The policies of U.S. local public housing authorities influence which populations have access to stable housing, an important resource for health. We assessed whether the restrictiveness of local public housing authority policies related to people with criminal justice histories—a population at high risk for HIV/STIs—were associated with HIV/STI rates at the local-level. An ecological analysis was conducted using data from 107 local public housing authority jurisdictions. The independent variable was a score that quantified the presence/absence of eight policies related to the ability of people with criminal justice histories to obtain and retain public housing. The dependent variables were county-level rates of HIV, gonorrhea, syphilis, and chlamydia. Ordinary least squares regression with state fixed effects was used. We find that the restrictiveness of housing authority policies towards people with criminal justice histories were significantly associated with higher HIV and gonorrhea rates, but not syphilis or chlamydia. For example, local housing authorities with a policy score more restrictive than the median score had an additional 6.05 cases of HIV per 100,000 population (32.9% increase relative to the mean rate) and 84.61 cases of newly diagnosed gonorrhea (41.3% increase). Local public housing authority policies related to people with criminal justice histories could affect HIV/STI risk at the population-level. These policies should be considered in studies and interventions at the intersection of housing, health, and justice involved populations.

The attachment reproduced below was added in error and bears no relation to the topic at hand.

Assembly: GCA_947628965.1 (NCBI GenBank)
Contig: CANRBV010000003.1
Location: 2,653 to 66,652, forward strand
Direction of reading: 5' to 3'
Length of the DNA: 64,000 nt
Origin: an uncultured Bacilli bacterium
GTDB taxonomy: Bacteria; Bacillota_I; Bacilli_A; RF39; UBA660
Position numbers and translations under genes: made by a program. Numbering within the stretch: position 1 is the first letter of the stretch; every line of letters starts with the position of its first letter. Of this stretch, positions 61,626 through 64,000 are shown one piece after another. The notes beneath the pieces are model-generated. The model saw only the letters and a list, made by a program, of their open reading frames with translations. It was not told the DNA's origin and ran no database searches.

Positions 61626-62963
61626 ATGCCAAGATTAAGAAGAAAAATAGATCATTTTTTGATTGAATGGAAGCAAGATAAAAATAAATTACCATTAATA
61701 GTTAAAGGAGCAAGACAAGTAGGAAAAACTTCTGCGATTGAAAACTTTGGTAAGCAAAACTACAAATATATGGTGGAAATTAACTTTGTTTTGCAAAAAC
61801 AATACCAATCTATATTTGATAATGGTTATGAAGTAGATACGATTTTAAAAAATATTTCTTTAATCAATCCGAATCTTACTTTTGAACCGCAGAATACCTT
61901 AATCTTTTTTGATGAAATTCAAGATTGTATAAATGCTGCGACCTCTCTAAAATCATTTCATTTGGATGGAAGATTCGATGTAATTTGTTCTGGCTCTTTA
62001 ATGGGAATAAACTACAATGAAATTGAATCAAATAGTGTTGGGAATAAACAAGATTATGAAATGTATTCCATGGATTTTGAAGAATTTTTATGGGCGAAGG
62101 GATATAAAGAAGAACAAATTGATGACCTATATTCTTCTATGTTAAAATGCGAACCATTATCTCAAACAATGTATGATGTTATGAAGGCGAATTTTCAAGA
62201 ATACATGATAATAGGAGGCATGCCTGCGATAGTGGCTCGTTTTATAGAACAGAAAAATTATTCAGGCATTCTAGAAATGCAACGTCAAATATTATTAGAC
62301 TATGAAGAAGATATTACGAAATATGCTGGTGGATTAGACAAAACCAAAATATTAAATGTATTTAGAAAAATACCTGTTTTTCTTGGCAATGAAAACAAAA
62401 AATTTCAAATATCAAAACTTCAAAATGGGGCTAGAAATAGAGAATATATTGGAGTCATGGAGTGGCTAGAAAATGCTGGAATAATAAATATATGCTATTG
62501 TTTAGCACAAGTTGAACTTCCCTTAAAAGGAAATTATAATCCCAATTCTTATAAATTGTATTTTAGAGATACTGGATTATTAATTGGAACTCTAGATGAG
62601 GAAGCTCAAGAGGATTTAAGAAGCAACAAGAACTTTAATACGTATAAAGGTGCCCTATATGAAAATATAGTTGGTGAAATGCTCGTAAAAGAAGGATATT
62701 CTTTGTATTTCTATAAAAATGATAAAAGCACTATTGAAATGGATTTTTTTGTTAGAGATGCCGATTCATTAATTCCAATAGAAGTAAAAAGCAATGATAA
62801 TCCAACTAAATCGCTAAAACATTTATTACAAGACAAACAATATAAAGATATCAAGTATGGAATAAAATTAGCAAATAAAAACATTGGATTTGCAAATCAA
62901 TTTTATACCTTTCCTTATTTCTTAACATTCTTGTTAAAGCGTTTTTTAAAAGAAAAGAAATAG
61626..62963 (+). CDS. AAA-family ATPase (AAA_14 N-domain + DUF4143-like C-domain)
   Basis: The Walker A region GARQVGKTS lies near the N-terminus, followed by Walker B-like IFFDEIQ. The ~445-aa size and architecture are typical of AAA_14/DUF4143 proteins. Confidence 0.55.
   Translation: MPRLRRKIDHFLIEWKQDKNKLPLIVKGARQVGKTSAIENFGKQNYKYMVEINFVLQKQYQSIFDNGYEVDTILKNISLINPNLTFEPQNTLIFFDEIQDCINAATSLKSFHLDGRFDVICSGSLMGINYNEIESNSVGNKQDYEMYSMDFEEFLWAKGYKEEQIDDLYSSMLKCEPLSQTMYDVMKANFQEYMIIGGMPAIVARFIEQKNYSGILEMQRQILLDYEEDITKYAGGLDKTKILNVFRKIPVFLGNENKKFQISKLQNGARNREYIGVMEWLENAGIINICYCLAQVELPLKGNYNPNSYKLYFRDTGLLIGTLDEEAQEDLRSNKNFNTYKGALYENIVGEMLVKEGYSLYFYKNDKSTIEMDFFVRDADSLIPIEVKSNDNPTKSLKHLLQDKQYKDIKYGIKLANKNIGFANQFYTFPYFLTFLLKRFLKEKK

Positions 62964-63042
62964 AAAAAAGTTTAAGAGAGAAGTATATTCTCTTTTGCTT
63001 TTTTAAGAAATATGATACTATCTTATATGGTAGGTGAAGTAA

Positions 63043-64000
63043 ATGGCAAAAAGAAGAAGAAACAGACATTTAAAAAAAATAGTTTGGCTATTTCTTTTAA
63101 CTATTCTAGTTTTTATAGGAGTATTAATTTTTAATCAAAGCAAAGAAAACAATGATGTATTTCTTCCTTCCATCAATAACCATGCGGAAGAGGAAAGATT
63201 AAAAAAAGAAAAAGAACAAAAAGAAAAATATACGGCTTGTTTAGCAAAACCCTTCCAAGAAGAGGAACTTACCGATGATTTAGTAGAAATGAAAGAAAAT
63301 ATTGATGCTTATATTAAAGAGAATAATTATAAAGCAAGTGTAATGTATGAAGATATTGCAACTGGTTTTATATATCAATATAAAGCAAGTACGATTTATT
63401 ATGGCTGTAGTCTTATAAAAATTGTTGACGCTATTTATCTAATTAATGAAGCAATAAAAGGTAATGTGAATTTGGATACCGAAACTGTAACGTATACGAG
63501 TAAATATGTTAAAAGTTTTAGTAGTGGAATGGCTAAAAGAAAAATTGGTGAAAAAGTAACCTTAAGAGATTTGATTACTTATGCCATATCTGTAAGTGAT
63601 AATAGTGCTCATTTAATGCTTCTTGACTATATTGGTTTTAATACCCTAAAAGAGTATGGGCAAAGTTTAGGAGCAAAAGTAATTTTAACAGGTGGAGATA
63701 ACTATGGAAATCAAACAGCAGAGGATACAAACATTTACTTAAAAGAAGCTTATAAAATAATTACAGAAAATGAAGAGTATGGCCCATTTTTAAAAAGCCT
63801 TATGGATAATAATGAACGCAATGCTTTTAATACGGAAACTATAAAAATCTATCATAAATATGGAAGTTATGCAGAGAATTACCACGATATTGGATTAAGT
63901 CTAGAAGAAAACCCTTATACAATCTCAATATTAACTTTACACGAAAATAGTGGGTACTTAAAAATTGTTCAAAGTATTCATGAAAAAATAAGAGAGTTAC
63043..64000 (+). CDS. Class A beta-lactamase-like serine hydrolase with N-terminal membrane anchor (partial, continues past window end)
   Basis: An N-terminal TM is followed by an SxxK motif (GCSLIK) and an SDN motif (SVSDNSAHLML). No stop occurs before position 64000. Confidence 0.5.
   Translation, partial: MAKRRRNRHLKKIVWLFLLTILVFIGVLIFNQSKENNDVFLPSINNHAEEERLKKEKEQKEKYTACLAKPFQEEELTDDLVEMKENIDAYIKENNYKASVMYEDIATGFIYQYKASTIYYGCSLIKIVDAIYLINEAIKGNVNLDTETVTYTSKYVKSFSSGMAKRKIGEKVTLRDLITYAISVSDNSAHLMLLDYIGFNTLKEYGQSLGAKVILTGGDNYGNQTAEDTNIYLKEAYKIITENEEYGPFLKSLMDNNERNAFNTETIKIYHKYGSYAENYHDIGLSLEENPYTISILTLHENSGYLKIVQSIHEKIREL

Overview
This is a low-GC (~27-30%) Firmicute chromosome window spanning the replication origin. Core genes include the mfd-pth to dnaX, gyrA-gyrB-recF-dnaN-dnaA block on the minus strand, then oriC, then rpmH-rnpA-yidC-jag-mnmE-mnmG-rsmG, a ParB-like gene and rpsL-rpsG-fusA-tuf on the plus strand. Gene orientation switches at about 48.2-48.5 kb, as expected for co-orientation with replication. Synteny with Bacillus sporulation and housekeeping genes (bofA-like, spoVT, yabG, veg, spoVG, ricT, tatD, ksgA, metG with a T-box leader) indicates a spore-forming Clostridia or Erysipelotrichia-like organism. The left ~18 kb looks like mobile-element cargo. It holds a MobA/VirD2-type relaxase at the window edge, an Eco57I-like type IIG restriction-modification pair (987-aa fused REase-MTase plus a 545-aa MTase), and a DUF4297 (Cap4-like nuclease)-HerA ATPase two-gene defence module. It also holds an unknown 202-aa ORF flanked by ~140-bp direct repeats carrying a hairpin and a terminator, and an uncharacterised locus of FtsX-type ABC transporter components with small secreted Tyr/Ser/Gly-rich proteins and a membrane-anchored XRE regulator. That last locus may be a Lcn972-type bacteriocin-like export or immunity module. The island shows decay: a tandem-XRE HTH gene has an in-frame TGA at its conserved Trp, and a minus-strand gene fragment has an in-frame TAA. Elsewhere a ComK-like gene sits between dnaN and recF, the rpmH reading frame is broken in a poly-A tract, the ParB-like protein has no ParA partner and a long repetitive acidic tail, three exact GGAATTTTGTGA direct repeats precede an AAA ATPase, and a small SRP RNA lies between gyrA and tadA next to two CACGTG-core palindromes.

- Criminal justice
- Sexuality transmitted infections
ASJC Scopus subject areas
- Public Health, Environmental and Occupational Health